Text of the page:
(b. 1726, Roma, d. 1798, Firenze)
Italian sculptor. Son of a silversmith, he became the leading sculptor in Enlightenment Florence. In the tradition of Gianlorenzo Bernini, he often supplemented his marble works with accoutrements in bronze and other materials. He was trained by Giovanni Battista Maini in Rome, where his works include a statue of St Joseph Calasanctius (1755) in St Peter's.
He arrived in Florence in 1769, recommended by his Roman background and familiarity with the Antique, and was named official court sculptor in 1770. Grand Duke Leopold (later Emperor Leopold II) first employed him to restore the Niobe group and the Apollino (both Florence, Uffizi). His portrait bust of Grand Duke Leopoldo (1771-74; Florence, Pitti) is an image of tightly controlled intensity, with imperious bearing and antique costume. Spinazzi contributed to the development of Santa Croce as the Florentine pantheon with monuments to three celebrated citizens: Giovanni Lami (d 1770), with a majestically draped statue of the jurist; Angelo Tavanti (d 1782), with a relief portrait; and Niccolo Macchiavelli (1787), with a graceful seated allegorical figure of Politics (all in situ). In 1792 he added an angel to the Baptism by Andrea Sansovino and Vincenzo Danti above the Porta del Paradiso (east door) of the Baptistery of Florence Cathedral. His virtuoso marble figures of heavily veiled women, for example Faith (1781; Florence, S Maria Maddalena de' Pazzi) and Religion (from the tomb of Varvara Jakovlevna, Princess Beloselskij, 1794; Turin, Museo Civico), follow precedents set by Antonio Corradini as well as the classical convention of drapery folds that cling as if damp.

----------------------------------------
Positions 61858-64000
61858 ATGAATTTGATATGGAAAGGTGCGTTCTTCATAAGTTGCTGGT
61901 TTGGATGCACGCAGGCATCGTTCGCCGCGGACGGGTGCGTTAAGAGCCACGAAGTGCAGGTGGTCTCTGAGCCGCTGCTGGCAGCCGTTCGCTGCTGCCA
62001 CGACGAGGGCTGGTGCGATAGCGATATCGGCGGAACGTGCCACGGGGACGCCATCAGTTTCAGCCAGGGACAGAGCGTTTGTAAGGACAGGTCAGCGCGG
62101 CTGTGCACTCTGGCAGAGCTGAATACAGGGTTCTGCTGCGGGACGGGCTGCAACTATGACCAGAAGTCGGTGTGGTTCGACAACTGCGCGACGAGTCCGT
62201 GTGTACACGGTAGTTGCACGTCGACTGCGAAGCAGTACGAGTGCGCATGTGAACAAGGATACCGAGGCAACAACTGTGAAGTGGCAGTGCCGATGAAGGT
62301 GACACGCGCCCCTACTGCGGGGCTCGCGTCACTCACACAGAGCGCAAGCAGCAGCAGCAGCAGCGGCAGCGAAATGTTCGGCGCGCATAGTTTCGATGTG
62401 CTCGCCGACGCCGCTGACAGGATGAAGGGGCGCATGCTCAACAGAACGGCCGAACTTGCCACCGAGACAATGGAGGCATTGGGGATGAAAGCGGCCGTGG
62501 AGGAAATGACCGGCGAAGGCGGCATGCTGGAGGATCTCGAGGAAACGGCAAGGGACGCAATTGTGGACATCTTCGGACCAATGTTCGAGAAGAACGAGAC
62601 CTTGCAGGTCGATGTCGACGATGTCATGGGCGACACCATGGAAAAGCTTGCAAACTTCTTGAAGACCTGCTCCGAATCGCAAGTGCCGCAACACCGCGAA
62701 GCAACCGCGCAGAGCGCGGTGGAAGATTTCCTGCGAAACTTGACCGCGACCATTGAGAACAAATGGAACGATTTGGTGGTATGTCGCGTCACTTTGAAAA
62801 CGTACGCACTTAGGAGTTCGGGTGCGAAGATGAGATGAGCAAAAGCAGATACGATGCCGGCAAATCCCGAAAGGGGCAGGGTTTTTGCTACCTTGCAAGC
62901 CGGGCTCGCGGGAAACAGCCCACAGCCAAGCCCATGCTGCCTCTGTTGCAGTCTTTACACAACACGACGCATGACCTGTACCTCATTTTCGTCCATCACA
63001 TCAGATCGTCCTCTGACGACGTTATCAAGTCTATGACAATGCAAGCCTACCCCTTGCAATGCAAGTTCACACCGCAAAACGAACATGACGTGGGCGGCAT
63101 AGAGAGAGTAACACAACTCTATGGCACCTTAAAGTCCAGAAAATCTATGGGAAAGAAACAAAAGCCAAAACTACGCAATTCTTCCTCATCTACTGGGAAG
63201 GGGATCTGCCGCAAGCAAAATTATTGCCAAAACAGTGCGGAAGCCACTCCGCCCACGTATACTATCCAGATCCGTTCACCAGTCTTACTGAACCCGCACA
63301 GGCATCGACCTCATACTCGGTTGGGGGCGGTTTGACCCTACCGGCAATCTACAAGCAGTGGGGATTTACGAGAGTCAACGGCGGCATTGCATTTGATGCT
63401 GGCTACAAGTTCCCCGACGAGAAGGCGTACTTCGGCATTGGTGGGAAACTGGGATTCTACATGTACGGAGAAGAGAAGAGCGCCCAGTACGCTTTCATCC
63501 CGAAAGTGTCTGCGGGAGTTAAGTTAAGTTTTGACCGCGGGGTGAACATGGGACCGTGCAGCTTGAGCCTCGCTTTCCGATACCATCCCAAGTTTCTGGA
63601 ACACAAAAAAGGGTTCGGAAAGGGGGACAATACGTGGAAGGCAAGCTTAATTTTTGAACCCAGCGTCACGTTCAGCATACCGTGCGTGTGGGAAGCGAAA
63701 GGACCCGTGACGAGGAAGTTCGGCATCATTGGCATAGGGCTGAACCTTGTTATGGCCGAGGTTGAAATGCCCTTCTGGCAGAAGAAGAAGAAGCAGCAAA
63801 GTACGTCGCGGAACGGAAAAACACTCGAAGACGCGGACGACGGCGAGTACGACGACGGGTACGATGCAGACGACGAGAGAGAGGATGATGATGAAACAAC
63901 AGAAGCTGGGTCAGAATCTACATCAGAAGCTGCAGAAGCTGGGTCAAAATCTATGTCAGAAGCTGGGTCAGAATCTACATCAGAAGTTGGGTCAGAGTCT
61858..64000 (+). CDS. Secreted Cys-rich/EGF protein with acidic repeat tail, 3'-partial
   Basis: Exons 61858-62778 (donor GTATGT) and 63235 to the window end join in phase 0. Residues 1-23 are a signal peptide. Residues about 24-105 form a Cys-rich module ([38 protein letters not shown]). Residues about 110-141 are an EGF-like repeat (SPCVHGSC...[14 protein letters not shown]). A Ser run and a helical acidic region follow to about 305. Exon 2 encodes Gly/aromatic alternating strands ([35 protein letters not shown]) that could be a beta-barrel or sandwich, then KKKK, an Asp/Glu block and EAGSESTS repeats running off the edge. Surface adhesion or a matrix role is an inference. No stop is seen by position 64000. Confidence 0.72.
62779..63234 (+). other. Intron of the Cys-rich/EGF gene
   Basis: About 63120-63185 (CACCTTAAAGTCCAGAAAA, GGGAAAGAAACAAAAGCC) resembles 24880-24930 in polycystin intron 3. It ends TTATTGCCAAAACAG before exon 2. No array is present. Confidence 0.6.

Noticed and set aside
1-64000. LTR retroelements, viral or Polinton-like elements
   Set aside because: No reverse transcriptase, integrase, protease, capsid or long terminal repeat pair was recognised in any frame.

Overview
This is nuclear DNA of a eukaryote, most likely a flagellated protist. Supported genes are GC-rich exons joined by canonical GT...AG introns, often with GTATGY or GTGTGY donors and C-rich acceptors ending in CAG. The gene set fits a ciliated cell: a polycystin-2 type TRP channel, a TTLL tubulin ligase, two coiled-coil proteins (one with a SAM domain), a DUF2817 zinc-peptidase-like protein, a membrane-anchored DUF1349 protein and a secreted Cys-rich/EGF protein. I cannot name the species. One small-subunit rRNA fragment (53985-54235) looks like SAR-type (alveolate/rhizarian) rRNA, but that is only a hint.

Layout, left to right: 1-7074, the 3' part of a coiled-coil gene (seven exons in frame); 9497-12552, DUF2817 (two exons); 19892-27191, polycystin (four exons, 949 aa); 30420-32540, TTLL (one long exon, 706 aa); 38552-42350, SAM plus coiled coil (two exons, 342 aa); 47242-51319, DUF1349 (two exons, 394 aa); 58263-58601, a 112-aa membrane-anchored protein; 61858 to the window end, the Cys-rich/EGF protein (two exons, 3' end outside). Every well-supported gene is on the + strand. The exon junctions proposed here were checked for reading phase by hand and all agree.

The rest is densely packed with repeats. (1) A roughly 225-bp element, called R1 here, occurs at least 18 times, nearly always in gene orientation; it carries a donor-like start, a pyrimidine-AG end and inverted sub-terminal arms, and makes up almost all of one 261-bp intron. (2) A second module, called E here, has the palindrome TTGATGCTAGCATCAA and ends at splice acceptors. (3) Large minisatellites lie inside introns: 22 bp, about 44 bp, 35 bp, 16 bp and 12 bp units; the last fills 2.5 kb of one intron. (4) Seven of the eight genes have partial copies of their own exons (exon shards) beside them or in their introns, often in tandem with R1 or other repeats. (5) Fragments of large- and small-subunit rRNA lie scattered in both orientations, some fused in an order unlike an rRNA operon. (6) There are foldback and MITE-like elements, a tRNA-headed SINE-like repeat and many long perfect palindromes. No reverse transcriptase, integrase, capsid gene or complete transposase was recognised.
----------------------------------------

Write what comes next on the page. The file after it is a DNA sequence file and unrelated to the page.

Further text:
Spinazzi was professor of sculpture at the Accademia di Belle Arti, Florence, from 1784 until his death. Florentine public collections benefited from his expert advice on sculpture acquisitions.